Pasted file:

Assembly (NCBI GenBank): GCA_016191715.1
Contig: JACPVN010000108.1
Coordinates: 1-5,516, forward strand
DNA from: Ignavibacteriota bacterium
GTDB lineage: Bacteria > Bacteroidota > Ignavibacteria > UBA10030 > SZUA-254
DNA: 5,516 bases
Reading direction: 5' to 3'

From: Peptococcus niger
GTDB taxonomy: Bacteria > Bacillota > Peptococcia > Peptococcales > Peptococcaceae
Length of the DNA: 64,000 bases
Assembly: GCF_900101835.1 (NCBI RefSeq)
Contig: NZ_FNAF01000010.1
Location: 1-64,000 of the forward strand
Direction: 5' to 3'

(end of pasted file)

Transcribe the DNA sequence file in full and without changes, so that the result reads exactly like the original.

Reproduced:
Assembly (NCBI GenBank): GCA_016191715.1
Contig: JACPVN010000108.1
Coordinates: 1-5,516, forward strand
DNA from: Ignavibacteriota bacterium
GTDB lineage: Bacteria > Bacteroidota > Ignavibacteria > UBA10030 > SZUA-254
DNA: 5,516 bases
Reading direction: 5' to 3'

From: Peptococcus niger
GTDB taxonomy: Bacteria > Bacillota > Peptococcia > Peptococcales > Peptococcaceae
Length of the DNA: 64,000 bases
Assembly: GCF_900101835.1 (NCBI RefSeq)
Contig: NZ_FNAF01000010.1
Location: 1-64,000 of the forward strand
Direction: 5' to 3'